"This is the first study of our fungi, which are yeast and other molds that live on the human body," says Julie Segre, of the National Human Genome Research Institute, who led the survey.

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Wed May 22, 2013
13.7: Cosmos And Culture

The Inevitable Question?


Last week I gave a lecture at a corporative event for some 200 executives in the insurance business. Although this happened abroad, my experience is that things would not have been very different here. My mission was to jump-start some macro-level reflection, gently pushing people out of their comfort zone, posing questions that, in the rush of everyday life, we tend to leave aside.

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Wed May 22, 2013
Krulwich Wonders...

What Would Ben Franklin Do With A Bunch Of Balloons? Everything

Originally published on Wed May 22, 2013 5:40 pm

Robert Krulwich and Maggie Starbard NPR


Wed May 22, 2013
The Salt

How Genomics Solved The Mystery Of Ireland's Great Famine

Originally published on Wed May 22, 2013 10:52 am

This illustration from 1846 shows a starving boy and girl raking the ground for potatoes during the Irish Potato Famine, which began in the 1840s.
Hulton Archive Getty Images

An international group of plant pathologists has solved a historical mystery behind Ireland's Great Famine.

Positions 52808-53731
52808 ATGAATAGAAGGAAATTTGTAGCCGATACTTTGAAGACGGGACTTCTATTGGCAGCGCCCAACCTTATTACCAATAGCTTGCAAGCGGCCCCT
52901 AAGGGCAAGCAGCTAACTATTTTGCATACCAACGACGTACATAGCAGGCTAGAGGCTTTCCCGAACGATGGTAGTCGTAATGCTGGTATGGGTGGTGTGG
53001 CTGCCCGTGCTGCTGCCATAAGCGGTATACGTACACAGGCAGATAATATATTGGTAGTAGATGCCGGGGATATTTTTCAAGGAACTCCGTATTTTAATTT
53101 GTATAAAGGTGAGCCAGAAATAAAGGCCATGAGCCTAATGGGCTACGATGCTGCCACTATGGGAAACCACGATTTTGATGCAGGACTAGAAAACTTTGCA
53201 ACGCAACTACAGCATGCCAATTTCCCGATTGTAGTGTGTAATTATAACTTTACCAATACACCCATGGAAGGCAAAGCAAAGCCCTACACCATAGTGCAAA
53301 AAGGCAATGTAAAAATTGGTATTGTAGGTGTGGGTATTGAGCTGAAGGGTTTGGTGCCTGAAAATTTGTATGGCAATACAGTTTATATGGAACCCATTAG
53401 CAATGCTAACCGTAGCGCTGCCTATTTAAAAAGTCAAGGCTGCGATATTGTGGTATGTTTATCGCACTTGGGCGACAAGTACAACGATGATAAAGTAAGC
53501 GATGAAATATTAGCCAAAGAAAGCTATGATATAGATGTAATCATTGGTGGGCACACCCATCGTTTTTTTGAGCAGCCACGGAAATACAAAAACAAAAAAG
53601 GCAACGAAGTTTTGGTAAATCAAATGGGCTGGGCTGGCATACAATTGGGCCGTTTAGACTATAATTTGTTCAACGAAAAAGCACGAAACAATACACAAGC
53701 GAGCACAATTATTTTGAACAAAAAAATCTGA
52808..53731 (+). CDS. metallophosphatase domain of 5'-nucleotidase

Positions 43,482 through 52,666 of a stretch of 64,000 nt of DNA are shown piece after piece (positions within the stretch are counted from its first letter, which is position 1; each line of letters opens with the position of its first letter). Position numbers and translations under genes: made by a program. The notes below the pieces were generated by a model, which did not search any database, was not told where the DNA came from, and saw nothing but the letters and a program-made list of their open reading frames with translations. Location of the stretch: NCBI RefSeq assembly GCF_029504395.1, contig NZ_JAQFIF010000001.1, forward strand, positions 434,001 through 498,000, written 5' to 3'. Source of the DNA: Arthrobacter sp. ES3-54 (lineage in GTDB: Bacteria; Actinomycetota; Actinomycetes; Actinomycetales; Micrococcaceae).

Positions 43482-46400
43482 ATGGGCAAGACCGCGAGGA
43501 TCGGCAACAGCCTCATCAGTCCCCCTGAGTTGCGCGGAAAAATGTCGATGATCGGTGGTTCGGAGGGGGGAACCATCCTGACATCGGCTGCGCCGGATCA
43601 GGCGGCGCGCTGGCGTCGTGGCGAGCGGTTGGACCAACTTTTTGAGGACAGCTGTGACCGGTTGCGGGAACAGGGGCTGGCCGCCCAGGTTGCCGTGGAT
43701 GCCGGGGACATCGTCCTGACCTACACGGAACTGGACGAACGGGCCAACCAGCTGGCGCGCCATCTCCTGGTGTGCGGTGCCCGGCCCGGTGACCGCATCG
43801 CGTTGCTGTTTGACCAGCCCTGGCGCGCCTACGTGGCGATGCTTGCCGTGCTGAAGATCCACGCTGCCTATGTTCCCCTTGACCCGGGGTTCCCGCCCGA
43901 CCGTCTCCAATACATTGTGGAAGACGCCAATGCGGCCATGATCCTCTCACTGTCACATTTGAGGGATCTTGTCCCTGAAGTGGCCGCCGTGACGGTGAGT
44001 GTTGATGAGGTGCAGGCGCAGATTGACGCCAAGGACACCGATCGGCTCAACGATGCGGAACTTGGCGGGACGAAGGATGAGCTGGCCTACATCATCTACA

Sure, scientists have known for a while that a funguslike organism called Phytophthora infestans was responsible for the potato blight that plagued Ireland starting in the 1840s. But there are many different strains of the pathogen that cause the disease, and scientists have finally discovered the one that triggered the Great Famine.

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Wed May 22, 2013
Research News

Quantum Or Not, New Supercomputer Is Certainly Something Else

Originally published on Wed May 22, 2013 11:33 am

Google and NASA are betting that quantum forces are at work inside D-Wave's 512-bit chip.
Courtesy of D-Wave

It's exactly the sort of futuristic thinking you'd expect from Google and NASA: Late last week, the organizations announced a partnership to build a Quantum Artificial Intelligence Lab at NASA's Ames Research Center.

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Tue May 21, 2013
The Two-Way

Storm Chasers Seek Thrills, But Also Chance To Warn Others

Originally published on Tue May 21, 2013 6:33 pm

A tornado moves past homes in Moore, Okla. on Monday.
Alonzo Adams AP


Tue May 21, 2013
The Salt

Vertical 'Pinkhouses:' The Future Of Urban Farming?

Originally published on Thu May 23, 2013 5:58 pm

This "pinkhouse" at Caliber Biotherapeutics in Bryan, Texas, grows 2.2 million plants under the glow of blue and red LEDs.
Courtesy of Caliber Therapeutics

The idea of vertical farming is all the rage right now. Architects and engineers have come up with spectacular concepts for lofty buildings that could function as urban food centers of the future.